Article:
that people needed time to absorb new ideas, and to develop convictions based on these ideas, before they could be effectively mobilized. From his experience in the judicial system, he also knew the importance of honoring the positions of all parties in a dispute as a means of constructing consent to the resolution reached. A significant aspect of Gandhi’s philosophy, rare in the cynical populism of America as we enter the era of demise of our empire, is his implicit trust in human nature to want to do what is morally right once the truth is revealed. What today seems naïve is, I propose, misunderstood; Gandhi was referring to the human nature of people living and acting in harmony with their beliefs—not to the perverted acts of the desperate, of sociopaths, or of neurotics.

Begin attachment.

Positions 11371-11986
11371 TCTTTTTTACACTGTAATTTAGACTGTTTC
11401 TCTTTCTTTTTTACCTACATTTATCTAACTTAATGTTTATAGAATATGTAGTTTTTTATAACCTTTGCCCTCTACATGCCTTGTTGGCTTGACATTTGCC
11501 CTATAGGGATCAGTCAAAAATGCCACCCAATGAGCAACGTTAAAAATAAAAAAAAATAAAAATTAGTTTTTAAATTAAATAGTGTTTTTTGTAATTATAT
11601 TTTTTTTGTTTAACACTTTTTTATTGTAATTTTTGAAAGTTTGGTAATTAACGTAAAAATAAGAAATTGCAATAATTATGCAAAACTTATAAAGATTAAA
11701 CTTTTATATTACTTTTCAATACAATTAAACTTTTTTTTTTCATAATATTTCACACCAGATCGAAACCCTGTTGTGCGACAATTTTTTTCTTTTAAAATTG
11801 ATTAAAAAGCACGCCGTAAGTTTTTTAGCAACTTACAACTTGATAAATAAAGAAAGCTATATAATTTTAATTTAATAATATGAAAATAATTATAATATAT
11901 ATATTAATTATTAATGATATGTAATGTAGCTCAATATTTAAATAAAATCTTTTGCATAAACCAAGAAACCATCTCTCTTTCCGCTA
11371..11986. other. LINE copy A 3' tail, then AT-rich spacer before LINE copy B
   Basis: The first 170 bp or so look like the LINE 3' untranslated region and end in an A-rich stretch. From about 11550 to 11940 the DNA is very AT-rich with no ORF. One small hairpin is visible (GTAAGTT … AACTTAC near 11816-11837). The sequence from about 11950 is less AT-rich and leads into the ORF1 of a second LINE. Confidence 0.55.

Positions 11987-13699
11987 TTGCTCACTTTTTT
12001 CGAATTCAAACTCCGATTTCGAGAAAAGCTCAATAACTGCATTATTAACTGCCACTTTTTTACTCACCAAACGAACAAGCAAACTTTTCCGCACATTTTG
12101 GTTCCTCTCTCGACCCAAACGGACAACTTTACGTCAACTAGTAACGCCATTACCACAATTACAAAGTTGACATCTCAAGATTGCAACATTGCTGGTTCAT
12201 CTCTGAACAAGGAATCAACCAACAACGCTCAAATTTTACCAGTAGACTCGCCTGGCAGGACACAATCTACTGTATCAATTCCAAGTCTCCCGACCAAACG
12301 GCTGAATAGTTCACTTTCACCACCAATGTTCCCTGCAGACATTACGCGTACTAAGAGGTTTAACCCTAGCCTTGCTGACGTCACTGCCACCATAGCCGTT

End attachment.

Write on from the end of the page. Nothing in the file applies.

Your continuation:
Britain and Europe, as such, much like the United States and its client states today, lost their formal moral prestige, however shallow, and were for a time seen realistically--as upholders of race supremacy and exploiters of other peoples.
Moral sanction, in the case of St. Joan, took more time to fully play out. Preparing the way for those who would follow, she, consciously or not, initiated the removal of ideological barriers to liberation.
While we tend to focus on heroes at the moments of final victory, the development of moral sanction often evolves over several generations: witness the progression of acknowledgment and understanding by the dominant society of the suasions of civil rights protagonists from Frederick Douglass through Martin Luther King. And while it is true that preparing new leaders and battling societal mythology takes many years, we must recognize the role of impatient, sometimes martyred leaders, such as St. Joan, in helping to define and make visible the social forces in conflict.